Epigenetic silencing of miRNA-9 is correlated with promoter-proximal CpG island hypermethylation in gastric cancer in vitro and in vivo.

Research paper by Yan Y Li, Zhong Z Xu, Bo B Li, Zhengzheng Z Zhang, Hongchun H Luo, Yuanhu Y Wang, Zhizhong Z Lu, Xiaoling X Wu

Indexed on: 02 Oct '14Published on: 02 Oct '14Published in: International journal of oncology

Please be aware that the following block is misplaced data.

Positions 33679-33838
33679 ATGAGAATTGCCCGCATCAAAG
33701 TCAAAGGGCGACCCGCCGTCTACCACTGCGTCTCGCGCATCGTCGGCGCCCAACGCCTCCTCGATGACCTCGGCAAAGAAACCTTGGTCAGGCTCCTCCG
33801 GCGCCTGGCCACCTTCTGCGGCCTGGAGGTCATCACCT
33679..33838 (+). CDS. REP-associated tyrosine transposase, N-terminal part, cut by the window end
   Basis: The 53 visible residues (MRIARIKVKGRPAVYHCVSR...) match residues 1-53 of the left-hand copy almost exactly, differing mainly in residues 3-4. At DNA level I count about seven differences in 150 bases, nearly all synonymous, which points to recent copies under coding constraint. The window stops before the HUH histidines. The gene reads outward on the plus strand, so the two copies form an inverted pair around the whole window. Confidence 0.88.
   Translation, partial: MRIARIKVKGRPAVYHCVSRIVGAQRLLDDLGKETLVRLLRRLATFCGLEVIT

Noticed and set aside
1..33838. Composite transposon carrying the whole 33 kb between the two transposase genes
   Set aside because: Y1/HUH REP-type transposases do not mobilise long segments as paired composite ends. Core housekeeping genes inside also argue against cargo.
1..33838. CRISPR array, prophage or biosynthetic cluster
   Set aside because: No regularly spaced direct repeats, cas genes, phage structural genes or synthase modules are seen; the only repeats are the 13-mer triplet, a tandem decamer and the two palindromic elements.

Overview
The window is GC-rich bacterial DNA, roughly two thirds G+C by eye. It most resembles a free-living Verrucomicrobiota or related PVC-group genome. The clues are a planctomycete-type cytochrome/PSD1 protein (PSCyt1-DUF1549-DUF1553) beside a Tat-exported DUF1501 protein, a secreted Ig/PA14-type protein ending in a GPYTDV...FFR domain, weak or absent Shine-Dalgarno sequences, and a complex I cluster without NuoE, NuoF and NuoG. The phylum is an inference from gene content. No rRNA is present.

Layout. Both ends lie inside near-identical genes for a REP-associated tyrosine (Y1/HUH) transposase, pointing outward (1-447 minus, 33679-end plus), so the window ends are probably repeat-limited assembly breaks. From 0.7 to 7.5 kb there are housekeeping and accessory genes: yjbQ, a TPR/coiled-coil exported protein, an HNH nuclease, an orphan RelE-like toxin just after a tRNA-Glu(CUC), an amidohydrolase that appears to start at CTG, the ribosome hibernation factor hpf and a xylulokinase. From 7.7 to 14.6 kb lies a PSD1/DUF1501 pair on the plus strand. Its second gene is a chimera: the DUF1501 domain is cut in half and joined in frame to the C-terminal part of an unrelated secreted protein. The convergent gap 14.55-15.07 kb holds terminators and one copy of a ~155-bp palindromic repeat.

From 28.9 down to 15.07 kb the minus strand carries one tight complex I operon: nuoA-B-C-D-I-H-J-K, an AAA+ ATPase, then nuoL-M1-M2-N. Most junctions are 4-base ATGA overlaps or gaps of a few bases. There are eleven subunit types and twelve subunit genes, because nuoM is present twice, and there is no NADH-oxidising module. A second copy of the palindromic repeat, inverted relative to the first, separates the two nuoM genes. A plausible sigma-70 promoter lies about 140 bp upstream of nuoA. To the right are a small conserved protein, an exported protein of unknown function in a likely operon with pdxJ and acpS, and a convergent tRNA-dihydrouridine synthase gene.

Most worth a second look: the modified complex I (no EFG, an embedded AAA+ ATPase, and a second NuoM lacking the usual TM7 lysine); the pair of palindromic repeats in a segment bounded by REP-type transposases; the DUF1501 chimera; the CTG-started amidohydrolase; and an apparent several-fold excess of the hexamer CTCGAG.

Silencing of protein-coding tumor suppressor genes (TSGs) by CpG island hypermethylation is a common occurrence in gastric cancer (GC). Here, we examine if tumor suppressor microRNAs (miRNAs) are silenced in a similar manner. Real-time quantitative PCR (RTQ-PCR) was employed to investigate the expression level of four candidate miRNAs in GC tissues (n=30) and cell lines. Basing on RTQ-PCR results and bioinformatics approach, miR-9 was chosen for further study on epigenetic regulation. Bisulfite genomic sequencing PCR (BSP) was performed to assess the methylation status of miR-9 in GC tissues. In both GC cell lines and animal models, demethylation was performed either by treatment with 5-aza-2'-deoxycytidine (5-AZA-CdR) or by siRNA targeting DNMT1. We also analyzed the relationship between miRNAs and several clinicopathological features. Candidate miRNAs (miR-9, miR-433, miR-19b, and miR-370) were found strongly downregulated in GC tissues and cell lines. Their expression was increased following 5-AZA-CdR treatment. CpG island methylation of miR-9 was significantly higher in GC tissues compared to normal controls. After two demethylation treatments, miR-9 methylation degree was significantly decreased and miR-9 expression was ob-viously restored in GC cells and animal models. Deregulation of miR-9 was positively correlated with tumor lesion size. Three other miRNAs, miR-19b, miR-433, and miR-370 were assοciated with lymph node metastasis, decreased curvature, and poorly differentiated carcinoma. miR-19b and miR-433 were positively correlated with male gender. Of four candidate miRNAs downregulated in GC, miR-9 is epigenetically regulated by DNA methylation both in vitro and in vivo.